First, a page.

There was no Internet when George Bush got the keys to the White House 25 years ago. There was no Internet when he left it, either – the last president to serve an entire term without the World Wide Web.
Now, as part of events marking a quarter-century since he took office, the George Bush Presidential Library Foundation is hosting two panel discussions focused on diplomacy and warfare in the digital age and how government and democracy have adapted to the era of social media and the demands that the high-tech environment places on communications, transparency and accountability.
What does government get wrong about high tech? What does it get right? How are citizens using technology to pressure government, or fill in gaps in services? Why are political campaigns so often better than government at harnessing the benefits of technological progress? Can the United States win friends and discredit enemies online? Will the next war be fought on a virtual battlefield?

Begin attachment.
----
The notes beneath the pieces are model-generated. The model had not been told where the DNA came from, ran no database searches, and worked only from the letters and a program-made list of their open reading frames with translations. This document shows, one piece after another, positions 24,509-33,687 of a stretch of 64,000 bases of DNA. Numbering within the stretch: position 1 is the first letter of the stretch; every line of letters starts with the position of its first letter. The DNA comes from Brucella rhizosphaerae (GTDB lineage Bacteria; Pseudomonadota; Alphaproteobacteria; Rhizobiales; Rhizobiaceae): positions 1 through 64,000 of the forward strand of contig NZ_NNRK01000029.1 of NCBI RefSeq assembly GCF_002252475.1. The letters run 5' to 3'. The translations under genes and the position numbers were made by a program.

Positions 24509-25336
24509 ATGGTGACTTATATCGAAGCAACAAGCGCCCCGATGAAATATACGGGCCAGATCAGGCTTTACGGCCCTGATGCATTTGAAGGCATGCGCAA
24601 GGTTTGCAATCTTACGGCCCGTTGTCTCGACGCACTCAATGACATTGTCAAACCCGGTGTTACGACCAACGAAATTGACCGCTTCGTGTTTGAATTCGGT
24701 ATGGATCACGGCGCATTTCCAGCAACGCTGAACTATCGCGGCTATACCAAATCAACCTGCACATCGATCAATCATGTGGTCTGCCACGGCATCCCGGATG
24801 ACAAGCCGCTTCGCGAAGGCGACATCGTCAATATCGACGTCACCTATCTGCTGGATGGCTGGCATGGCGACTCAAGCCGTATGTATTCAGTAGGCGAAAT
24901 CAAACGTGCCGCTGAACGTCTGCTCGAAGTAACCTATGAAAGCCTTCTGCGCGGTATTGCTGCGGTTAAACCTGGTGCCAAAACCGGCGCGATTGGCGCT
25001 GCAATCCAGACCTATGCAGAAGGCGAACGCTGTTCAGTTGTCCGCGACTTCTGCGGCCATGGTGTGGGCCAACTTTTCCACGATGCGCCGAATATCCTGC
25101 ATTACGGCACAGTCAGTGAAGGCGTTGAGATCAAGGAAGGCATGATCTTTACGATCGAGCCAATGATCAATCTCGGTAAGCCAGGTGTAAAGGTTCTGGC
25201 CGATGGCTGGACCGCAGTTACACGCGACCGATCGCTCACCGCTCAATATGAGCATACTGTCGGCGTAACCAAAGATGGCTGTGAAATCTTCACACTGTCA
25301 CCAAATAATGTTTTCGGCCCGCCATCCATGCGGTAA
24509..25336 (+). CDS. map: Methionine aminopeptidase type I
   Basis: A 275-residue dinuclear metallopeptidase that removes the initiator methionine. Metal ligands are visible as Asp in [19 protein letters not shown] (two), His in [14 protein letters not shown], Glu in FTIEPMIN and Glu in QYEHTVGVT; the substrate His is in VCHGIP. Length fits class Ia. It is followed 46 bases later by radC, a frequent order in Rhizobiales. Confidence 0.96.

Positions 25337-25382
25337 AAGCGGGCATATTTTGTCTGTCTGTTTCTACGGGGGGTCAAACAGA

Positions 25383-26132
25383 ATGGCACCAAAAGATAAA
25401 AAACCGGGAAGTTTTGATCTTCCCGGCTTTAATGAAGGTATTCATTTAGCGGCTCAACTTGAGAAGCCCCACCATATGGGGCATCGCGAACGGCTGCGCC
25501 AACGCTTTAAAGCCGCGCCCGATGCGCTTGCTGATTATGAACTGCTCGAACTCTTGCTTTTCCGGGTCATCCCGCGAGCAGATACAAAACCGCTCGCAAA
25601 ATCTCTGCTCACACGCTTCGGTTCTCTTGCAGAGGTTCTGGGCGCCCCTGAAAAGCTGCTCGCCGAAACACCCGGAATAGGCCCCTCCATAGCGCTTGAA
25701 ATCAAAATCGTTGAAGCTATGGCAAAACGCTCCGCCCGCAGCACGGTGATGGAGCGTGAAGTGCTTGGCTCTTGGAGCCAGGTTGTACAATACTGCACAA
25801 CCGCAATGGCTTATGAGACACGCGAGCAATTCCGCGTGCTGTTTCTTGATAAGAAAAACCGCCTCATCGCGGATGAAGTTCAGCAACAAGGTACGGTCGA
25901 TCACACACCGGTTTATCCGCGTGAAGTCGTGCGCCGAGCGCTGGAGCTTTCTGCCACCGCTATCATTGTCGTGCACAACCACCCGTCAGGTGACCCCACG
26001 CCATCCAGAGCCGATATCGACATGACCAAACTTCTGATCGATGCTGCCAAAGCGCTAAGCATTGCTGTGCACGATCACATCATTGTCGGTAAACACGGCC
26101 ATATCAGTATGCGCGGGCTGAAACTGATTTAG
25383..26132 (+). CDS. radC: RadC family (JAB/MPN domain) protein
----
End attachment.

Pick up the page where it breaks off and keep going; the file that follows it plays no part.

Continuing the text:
Yahoo News will be streaming the program starting around 3:15 p.m. eastern (2:00 p.m. Texas time).
3:15 PM: Technology Brief - Where are We Today? - Remarks by Digital Pioneer Joe Trippi
3:30 PM: The Future Of Democracy - Technology and Governing
Yahoo News Chief Washington Correspondent Olivier Knox moderates a discussion with Lorelei Kelly of the New America Foundation, Matt Lira of the National Republican Senatorial Committee, and Seamus Kraft of the OpenGov Foundation
4:30 PM: Geopolitics, Diplomacy and Warfare in the Digital Age
Trippi moderates a discussion with Lt. Gen. Edward Cardon of the U.S. Army Cyber Command, Macon Phillips, of the U.S. Department of State and Scott Carpenter of Google Ideas.
Additional information is available at www.CelebrateBush25.com or the Twitter feed @PresBush41Info.